It was the beautiful person, however, that made me fall in love with Darren Daulton. I liked him a lot when I covered him from August 1988 through July 1997. In the beginning, it looked as if he might be gone almost before my tenure as a baseball writer started. The Phillies contemplated keeping Tom Nieto and Steve Lake as their catchers out of spring training in 1989 and general manager Lee Thomas tried to sign Tony Pena as a free agent and trade for Sandy Alomar Jr. in the winter of 1990.

Daulton persevered because that is what he always did. Nine knee surgeries could not stop him from playing baseball, and even when he could no longer catch, the Marlins wanted him as their team leader as they fought for a wild-card playoff berth in 1997. He immediately assumed that role in Miami and finished his playing career with a World Series victory.

“I went through a lot of wars in Philly, and I’ll always respect that,” he said after the Marlins had beaten the Cleveland Indians. “But coming over here couldn’t have worked out better. This has just been wonderful. I’m not even sure I know how to describe how good this feels.”

What a way to end a career.

Life after baseball was not always kind to Daulton. I’ll never forget the dazed disappointment in his voice when I called him to talk about the Phillies’ decision to hire Larry Bowa as the team’s manager after the 2000 season. Daulton was the runner-up for the job, even though he had no professional coaching or managerial experience. He was considered because Ed Wade, the general manager at the time, knew firsthand what kind of leader he had been in 1993.

Daulton also struggled with alcohol and legal issues after his career, including spousal-abuse charges that eventually led to a 2 1/2-month prison term when he did not abide by a legal agreement as part of his divorce from his second wife, Nicole.

When Daulton wasn’t making legal news, he was the subject of ridicule for his belief in the supernatural that he shared in the book If They Only Knew, which was released in 2007. People thought he was crazy and maybe he was a little, but he never stopped being kind to others or accountable for his actions.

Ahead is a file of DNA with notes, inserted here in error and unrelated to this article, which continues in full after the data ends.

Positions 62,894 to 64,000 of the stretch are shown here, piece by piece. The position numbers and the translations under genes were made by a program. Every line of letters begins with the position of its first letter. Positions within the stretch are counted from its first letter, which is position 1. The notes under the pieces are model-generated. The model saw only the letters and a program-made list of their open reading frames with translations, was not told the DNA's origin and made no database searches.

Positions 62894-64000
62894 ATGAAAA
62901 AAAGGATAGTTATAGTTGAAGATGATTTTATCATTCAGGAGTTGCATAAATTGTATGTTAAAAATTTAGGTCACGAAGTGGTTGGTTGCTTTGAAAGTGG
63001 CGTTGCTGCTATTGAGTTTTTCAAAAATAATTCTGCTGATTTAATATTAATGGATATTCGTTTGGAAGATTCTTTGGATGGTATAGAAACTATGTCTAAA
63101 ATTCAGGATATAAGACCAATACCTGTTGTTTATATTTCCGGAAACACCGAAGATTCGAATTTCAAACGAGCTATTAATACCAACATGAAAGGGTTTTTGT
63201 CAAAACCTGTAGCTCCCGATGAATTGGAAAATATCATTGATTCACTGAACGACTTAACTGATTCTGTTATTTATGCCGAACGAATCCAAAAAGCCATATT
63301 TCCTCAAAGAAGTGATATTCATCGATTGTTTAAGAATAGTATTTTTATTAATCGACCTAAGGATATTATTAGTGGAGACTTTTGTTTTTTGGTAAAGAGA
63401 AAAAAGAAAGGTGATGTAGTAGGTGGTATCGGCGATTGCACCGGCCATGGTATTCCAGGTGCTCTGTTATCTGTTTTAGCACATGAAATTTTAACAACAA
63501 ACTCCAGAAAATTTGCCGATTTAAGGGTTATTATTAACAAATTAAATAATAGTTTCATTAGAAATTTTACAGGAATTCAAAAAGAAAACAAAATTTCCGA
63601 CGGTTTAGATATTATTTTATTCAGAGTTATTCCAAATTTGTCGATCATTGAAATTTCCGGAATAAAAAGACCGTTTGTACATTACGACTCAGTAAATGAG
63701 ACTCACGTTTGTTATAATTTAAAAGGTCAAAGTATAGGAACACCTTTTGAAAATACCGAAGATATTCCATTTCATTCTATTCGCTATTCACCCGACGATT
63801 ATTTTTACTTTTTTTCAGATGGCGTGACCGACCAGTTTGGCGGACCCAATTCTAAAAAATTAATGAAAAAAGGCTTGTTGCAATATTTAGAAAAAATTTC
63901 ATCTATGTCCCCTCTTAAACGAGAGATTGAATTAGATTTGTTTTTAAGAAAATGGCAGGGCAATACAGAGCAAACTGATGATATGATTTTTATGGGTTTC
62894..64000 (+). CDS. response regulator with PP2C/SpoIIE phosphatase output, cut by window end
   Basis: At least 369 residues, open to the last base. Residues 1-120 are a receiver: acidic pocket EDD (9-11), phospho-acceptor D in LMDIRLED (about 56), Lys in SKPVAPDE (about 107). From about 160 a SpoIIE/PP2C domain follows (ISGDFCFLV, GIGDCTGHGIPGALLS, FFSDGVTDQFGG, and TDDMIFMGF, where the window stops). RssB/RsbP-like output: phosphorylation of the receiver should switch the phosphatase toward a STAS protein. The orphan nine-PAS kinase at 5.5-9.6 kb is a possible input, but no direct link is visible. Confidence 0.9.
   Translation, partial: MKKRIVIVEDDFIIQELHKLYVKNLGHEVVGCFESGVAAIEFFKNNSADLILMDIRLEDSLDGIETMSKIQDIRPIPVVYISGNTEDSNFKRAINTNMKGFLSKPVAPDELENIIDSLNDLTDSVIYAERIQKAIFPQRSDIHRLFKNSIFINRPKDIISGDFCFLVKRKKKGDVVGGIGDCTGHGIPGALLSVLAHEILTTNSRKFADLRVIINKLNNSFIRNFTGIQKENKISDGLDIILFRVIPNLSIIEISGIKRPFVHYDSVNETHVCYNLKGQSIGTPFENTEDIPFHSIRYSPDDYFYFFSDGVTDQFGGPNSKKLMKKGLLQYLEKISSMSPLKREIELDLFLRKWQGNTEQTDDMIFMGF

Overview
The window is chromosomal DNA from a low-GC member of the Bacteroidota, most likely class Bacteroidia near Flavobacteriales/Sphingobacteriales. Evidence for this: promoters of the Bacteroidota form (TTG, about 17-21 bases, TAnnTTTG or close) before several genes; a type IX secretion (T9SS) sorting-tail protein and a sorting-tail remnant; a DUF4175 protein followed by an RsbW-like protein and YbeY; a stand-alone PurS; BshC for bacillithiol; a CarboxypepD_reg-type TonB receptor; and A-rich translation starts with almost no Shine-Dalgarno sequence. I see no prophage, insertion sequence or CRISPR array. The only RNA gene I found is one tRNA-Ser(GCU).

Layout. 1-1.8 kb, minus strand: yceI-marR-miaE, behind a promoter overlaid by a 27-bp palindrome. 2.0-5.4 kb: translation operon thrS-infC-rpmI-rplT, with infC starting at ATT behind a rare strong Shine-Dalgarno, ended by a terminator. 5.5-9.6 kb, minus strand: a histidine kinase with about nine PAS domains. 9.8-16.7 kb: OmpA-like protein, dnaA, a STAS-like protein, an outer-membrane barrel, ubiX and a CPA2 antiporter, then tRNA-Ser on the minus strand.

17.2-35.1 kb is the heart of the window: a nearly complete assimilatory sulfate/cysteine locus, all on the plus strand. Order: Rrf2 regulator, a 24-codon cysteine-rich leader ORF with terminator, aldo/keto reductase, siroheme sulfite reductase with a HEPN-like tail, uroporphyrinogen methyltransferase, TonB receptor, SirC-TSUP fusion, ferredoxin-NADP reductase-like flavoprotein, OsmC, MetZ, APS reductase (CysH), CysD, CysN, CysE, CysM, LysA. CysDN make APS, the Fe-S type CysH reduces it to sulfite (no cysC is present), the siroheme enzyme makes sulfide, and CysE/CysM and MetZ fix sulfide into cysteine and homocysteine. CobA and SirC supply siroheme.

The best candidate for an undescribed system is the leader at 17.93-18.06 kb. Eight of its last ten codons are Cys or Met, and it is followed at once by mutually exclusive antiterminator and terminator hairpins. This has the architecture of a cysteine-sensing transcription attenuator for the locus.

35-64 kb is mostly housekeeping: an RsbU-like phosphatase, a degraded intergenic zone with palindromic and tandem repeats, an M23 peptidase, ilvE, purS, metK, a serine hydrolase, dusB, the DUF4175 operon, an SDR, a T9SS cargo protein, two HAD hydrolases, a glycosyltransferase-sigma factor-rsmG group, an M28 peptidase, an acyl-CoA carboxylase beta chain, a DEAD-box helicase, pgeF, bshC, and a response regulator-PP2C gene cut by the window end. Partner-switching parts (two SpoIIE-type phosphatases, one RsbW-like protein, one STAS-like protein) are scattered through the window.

Here’s what he said at the end of an interview with Philadelphia magazine in 2010: “Anything I did in the past is my fault. Not my ex-wife’s fault, not any of my kids’ faults, not baseball, not the media  —  me, my fault. I did the damage. Will you make sure that comes through? Will you do that for me?”

I saw Daulton a few times after he was diagnosed with two brain tumors in 2013. Two years ago, he made a spring-training appearance in Clearwater after announcing on Twitter that he had a clean bill of health from his doctors. You knew from experience —  Vukovich, Tug McGraw  —  that brain cancer was relentless, but Daulton’s smile and presence at the ballpark that day made everybody feel good. The Phillies tried to encourage him to put on a uniform and help with some coaching duties as he had in the past. He was content with coaching other cancer patients through difficult times as part of his work with the Darren Daulton Foundation.

The last time I saw Daulton was a year ago. He was with his wife, Amanda, at the Phillies’ alumni weekend, an event he embraced with the same passion he played. We hugged and he said he wished we could go out for a beer with Lenny Dykstra. I don’t know how soon after that Daulton’s health took a turn for the worse. I do, however, have this vision of an exhausted Darren Daulton sitting on the floor with a beer in his hand. He is saddened that he has left us too soon, but satisfied he has given us all he had.